Exemptions from some safety rules eyed for self-driving cars
President Donald Trump’s administration is starting to update federal motor vehicle safety standards to exempt self-driving cars from crashworthiness standards that are applied to cars operated by humans, a move questioned by safety advocates.
The National Highway Traffic Safety Administration announced Thursday it’s beginning to craft rules to “clarify ambiguities in current occupant protection standards for vehicles equipped with automated driving systems that are designed without traditional manual driver controls."
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The rulemaking process would be conducted under the administration of President-elect Joe Biden, who is to be inaugurated Jan. 20. But consumer safety advocates say new rules are needed for driverless vehicles instead of exempting them from existing regulations.
“NHTSA’s insistence of enabling the fast deployment of self-driving vehicles by amending rules written for cars with drivers, instead of recognizing the unique characteristics of autonomous technology, may be the fastest way to authorize the deployment of autonomous vehicles but it is not a consumer-safety driven approach," said Jason Levine, executive director of Center for Auto Safety.
NHTSA argued that rollout of the new technologies should be encouraged because they could improve safety on the nation’s roadways.
“With more than 90% of serious crashes caused by driver error, it’s vital that we remove unnecessary barriers to technology that could help save lives," NHTSA Deputy Administrator James Owens said in a statement. “We do not want regulations enacted long before the development of automated technologies to present an unintended and unnecessary barrier to innovation and improved vehicle safety."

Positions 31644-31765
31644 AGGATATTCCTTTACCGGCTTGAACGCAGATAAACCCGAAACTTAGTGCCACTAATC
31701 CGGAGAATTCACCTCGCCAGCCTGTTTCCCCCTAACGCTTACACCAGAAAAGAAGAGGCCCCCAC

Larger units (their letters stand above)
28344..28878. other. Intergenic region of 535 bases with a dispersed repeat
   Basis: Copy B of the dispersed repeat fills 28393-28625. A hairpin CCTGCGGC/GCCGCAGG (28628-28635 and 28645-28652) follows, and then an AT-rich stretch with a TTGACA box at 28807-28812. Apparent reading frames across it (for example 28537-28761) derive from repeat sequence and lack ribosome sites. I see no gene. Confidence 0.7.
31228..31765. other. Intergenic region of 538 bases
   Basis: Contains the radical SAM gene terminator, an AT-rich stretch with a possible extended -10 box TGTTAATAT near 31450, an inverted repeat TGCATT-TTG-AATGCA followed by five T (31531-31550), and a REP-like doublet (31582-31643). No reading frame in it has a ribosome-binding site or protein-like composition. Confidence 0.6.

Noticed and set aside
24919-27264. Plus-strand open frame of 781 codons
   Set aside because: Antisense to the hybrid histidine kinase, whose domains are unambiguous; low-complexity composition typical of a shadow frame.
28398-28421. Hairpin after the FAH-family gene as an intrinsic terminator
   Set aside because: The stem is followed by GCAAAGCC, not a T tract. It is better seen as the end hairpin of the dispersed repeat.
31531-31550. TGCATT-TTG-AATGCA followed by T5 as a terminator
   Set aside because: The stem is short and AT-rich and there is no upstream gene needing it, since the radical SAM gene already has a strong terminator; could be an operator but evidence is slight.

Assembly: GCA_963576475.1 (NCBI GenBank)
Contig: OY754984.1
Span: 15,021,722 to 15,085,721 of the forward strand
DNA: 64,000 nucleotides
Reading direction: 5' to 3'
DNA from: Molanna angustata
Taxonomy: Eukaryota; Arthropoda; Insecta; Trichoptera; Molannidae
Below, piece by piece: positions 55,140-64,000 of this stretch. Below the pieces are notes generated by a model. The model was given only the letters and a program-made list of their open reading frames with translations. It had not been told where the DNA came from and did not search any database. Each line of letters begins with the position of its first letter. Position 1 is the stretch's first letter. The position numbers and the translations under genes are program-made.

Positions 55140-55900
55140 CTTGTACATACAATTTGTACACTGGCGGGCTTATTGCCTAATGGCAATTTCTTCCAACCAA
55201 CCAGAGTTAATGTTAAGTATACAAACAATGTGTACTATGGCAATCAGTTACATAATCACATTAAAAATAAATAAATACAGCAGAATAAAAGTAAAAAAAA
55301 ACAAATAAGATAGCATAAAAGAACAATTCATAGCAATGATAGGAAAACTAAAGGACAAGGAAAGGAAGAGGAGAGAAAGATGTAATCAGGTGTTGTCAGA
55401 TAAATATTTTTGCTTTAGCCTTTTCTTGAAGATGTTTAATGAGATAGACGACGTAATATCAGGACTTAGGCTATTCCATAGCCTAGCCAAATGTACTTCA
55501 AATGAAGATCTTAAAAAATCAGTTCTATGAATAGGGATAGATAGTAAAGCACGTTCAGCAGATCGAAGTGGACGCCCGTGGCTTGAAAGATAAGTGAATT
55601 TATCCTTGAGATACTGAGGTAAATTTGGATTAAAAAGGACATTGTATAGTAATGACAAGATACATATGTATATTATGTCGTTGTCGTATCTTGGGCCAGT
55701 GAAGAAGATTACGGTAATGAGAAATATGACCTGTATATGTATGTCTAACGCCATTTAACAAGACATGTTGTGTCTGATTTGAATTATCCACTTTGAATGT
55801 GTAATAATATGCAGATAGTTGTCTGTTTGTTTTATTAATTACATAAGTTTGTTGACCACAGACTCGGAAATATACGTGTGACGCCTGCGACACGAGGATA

The agency said the new rules will not change existing requirements for traditional vehicles with human drivers.
Such exemptions have been debated in Congress over the past several years. The House approved a measure in 2017 to allow the Secretary of Transportation to grant each manufacturer of self-driving cars from as many as 100,000 motor vehicle rules that require cars to have human operators. A similar measure that would have allowed as many as 80,000 exemptions per manufacturer died in the Senate in 2018.
Currently, an automaker can produce 2,500 of the vehicles for testing.
Self-driving car supporters cheered the move to ease restrictions on the technology.
“NHTSA’s Final Rule is a step forward for autonomous vehicle (AV) technology and design," Ariel Wolf, counsel to the Self-Driving Coalition, which includes companies such as Ford Motor Co., Lyft Inc., Uber Technologies Inc., Volvo Cars AB and Waymo LLC, said in a statement.
Under the Trump administration, NHTSA has argued that it doesn’t have the authority to set mandatory rules for self-driving cars. The agency has released several sets of voluntary guidelines, which safety groups say are toothless.